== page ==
Sinn Fein would be the largest party in both Northern Ireland and the Republic of Ireland if fresh elections were held today, polls show.
The nationalist party has opened up a significant lead over its nearest unionist rivals north of the border, after a sharp collapse in support for the hard-right DUP.
And in the south it has enjoyed a narrow but consistent lead in polling for the next Dail elections since the start of the year, just ahead of Leo Varadkar's Fine Gael, according to a poll of polls.
The party could capitalise on its buoyant support in elections to Stormont scheduled for next year, but would have to wait until early 2025 for the next scheduled general election in the Republic of Ireland.
A new survey for the Belfast Telegraph conducted by pollster LucidTalk shows Sinn Fein with a 9 per cent lead over the DUP.
The unionist party’s support has halved since the general election 17 months ago with a historic low of 16 per cent. Its slide comes amid a backdrop of loyalist discontent over Brexit, and the replacement of its leader Arlene Foster with Edwin Poots.
The survey found that the DUP’s support has fragmented between the even more hardline Traditional Unionist Voice (TUV), the more moderate Ulster Unionist Party, and the non-sectarian Alliance Party.
The Alliance is itself on 16 per cent in joint second place, trailing Sinn Fein on 25 per cent.
In the Republic, a polling average calculated by the website Politico Europe has Sinn Fein averaging 29 per cent of the vote, ahead of Fine Gael on 26 per cent and Fianna Fail on 15 per cent.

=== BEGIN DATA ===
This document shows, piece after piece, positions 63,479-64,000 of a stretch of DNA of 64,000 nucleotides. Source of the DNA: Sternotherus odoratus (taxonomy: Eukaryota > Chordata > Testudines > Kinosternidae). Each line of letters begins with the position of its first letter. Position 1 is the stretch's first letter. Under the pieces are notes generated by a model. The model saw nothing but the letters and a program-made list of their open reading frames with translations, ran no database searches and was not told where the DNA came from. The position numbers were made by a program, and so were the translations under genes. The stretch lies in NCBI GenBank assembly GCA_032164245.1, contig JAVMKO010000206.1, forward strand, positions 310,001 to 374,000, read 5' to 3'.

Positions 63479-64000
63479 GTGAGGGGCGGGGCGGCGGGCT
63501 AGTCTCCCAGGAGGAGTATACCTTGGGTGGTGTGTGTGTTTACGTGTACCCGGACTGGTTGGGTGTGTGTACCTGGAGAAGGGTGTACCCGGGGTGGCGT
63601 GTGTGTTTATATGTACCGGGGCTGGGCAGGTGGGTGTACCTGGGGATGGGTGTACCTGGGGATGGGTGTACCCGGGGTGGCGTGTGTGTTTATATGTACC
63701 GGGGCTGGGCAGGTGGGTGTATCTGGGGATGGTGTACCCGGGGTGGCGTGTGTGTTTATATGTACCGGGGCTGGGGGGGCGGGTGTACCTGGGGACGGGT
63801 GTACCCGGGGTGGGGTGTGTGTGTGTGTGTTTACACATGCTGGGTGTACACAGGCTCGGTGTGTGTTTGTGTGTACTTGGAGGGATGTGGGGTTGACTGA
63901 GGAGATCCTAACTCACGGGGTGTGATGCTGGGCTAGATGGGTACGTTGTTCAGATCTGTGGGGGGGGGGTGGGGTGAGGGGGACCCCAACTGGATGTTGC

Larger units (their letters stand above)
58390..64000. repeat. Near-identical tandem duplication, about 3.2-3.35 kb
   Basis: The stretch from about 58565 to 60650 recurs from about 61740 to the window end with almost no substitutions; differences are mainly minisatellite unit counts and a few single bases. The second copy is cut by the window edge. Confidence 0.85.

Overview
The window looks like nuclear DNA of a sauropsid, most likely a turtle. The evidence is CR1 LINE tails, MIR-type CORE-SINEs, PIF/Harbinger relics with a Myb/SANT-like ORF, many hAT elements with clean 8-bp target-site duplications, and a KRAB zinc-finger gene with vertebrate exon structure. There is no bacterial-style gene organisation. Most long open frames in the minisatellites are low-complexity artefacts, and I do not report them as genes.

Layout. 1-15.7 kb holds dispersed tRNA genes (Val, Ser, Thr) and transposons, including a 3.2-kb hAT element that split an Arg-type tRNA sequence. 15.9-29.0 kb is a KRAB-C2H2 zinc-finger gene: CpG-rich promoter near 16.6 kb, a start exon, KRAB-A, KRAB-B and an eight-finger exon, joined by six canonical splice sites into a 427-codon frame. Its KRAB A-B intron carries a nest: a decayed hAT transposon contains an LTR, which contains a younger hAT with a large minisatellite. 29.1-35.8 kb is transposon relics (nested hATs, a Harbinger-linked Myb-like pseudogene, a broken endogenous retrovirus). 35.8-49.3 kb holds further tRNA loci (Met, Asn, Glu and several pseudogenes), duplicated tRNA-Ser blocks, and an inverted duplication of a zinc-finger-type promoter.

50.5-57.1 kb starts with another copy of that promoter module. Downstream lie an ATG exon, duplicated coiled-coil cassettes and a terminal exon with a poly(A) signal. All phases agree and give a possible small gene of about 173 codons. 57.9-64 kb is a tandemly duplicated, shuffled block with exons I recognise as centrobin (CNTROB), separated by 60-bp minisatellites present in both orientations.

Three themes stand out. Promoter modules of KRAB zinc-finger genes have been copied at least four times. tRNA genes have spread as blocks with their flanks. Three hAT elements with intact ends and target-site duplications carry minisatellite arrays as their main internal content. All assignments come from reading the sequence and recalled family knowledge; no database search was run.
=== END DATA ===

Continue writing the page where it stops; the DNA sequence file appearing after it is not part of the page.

The Republic’s government is currently a coalition between Fianna Fail, Fine Gael and the Green Party.
At Stormont, securing a place as the largest party would guarantee Sinn Fein the office of first minister under the power sharing settlement. The deputy first minister would automatically be drawn from the unionist community.
Parties in the Republic have been reticent to form coalitions with Sinn Fein because of the organisation’s historic links to the IRA – with then prime minister Mr Varadkar saying it was “not a normal party”.
But the leadership of his rivals in Fianna Fail was reported to have softened on the idea of working with the left-wing republicans, although such a pact did not materialise after the last elections.
In the Republic Sinn Fein has grown its support in recent years by focusing on economic and social issues such as housing.
A LucidTalk poll commissioned by BBC Northern Ireland’s Spotlight programme last month found only a narrow majority of people in Northern Ireland now oppose a united Ireland.
The poll found that 49 per cent of the North’s residents favour remaining a part of the UK while 43 per cent supported leaving. The same survey found that in the Republic, 51 per cent favour a united Ireland with 27 per cent supporting a continuation of the status quo.
Register for free to continue reading
Registration is a free and easy way to support our truly independent journalism
By registering, you will also enjoy limited access to Premium articles, exclusive newsletters, commenting, and virtual events with our leading journalists
Already have an account? sign in
Join our new commenting forum
Join thought-provoking conversations, follow other Independent readers and see their replies